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[P]
The Balkanization Of A Popular Programming Language

By Carnage4Life in Technology
Wed Apr 25, 2001 at 09:56:21 AM EST
Tags: Software (all tags)
Software

In the constantly changing world of software, programming language standards are aimed at providing stability and consistence in a dynamic industry.

Unfortunately there are many problems with standards created by standards bodies including: the standard attempts to satisfy too many interested parties and ends up so full of compromises that it is bloated yet satisfies few; the standards body is not quick enough to react to changes in the market place; or the body may be paralyzed by internal bickering over controversial decisions which may lead to seeming inactivity. The end result of the aforementioned problems is that the technology being standardized eventually is fractured as different vendors being dissatisfied with the standard do their own thing.

This is a story about one such standard and the contentious future of the programming language it represents.


Bjarne Stroustrup's "C with Classes" is one of the most popular application development languages currently in use. In the relatively short history of C++ it has flourished without an official standard (although there was the de facto ARM standard) until quite recently when in early 1998 the draft standard was ratified by the ANSI/ISO C++ Committee. The new standard made major additions to the language as well as changed old behavior of the language but was heralded by most as a welcome occurence.

Fast forward to 2001. Sun Microsystem's Java programming language begins to deliver in places where C++ has notoriously shown failings. The massive standard library which included platform independent threading and networking APIs, the elimination of memory related errors and leaks, a framework that allows for relatively easy building of medium and large scale component architectures as well as increased productivity versus languages like C have begun to make C++ look less and less attractive in comparison to the likes of Java. The main advantage C++ has over Java for most developers is performance but this may soon be irrelevant with growing hardware advances as well as improvements in Just In Time compilers.

C++'s principal designer, Bjarne Stroustrup, in an interview with Linux World early this year described the features he would like to see added to the language to make it more useful to the modern developer. He listed features like concurrency, reflection and extended type information, garbage collection, platform independent system facilities and compatibility with C99 as high on the list of potential additions to future drafts of the language. Bjarne Stroutrup has since followed up this interview with a meeting with other top C++ luminaries such as Scott Meyers, Herb Sutter and Dan Saks.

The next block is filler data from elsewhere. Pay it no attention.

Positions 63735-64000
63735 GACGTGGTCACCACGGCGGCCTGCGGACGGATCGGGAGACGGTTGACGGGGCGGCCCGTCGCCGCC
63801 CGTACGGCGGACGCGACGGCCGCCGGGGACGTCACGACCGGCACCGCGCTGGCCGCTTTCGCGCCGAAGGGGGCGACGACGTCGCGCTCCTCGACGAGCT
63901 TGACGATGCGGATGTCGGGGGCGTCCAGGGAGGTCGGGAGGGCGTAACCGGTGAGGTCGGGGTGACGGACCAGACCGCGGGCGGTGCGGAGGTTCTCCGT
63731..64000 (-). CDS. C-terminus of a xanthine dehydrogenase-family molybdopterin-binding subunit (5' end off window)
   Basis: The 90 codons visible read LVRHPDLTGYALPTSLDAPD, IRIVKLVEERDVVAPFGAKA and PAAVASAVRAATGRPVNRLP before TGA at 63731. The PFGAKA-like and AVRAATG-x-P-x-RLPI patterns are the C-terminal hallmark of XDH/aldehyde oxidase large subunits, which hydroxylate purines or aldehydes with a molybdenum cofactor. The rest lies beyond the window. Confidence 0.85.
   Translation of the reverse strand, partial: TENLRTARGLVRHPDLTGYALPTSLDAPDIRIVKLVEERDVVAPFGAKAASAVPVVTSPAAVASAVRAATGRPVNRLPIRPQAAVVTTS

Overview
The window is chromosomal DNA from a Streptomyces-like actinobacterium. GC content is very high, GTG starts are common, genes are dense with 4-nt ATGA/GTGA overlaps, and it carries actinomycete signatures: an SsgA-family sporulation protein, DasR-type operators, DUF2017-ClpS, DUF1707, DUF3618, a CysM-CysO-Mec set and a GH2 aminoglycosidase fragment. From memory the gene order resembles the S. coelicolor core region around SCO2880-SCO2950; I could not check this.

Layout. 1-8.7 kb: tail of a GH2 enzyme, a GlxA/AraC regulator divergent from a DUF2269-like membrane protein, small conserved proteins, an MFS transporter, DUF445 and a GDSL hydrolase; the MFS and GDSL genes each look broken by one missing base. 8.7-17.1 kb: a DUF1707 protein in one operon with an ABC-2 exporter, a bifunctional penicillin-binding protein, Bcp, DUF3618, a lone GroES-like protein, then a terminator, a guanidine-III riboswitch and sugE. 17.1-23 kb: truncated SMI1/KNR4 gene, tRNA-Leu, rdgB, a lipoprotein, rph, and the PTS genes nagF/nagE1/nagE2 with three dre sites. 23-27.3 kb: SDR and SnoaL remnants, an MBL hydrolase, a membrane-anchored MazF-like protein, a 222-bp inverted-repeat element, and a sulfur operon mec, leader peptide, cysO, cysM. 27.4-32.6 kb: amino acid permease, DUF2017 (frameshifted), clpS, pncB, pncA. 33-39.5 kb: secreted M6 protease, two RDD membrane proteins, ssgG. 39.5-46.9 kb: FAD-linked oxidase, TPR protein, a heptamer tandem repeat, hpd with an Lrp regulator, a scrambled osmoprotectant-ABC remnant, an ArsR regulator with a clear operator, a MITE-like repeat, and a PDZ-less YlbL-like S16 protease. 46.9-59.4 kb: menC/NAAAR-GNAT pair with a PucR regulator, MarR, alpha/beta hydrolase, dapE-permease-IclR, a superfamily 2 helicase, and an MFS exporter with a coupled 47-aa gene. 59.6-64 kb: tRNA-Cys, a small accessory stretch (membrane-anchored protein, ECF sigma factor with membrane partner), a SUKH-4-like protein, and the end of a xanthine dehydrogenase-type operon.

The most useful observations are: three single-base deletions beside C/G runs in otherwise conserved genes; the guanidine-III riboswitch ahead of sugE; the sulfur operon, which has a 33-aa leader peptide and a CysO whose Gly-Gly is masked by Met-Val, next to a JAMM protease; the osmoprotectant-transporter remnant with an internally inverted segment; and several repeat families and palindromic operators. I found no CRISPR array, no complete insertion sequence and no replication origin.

Stuck in First Gear

There is one little problem with the fact that new additions to the C++ standard are currently being proposed. The current standard is yet to be implemented fully. The C/C++ User's Journal recently had a C++ Compiler Conformance Roundup in which they declared the following:
There is no C++ compiler or library today that implements the Standard perfectly, but some are getting close.
Harsh words but true nonetheless. The C++ standard turned out to have features with more complex interrelationships and ramifications than were realized at the time the standard was being discussed. A good example of a subtle complexity that was not obvious at first glance is this discourse on namespaces which describes how Stroustrup claimed that the feature could be "imlemented in ten days" and explained to develepors "in ten minutes". Later on it turned out that the implementations at the time used for reference had gotten it wrong and in fact there isn't a compiler that has gotten it a hundred percent right.

The GCC 3.0 release criteria page displays that the C++ functionality is the major bottleneck preventing the release of GCC 3.0. What is particularly interesting is that while most other criteria have Done or Partly Done besides them to indicate their level of completion, the C++ functionality is strangely bare as if to indicate that there is still a significant amount of work to do. A Microsoft employee recently released a list of features that won't be supported in the upcoming release of Visual C++ 7.0 which means that a standards compliant Microsoft C++ compiler is still years away.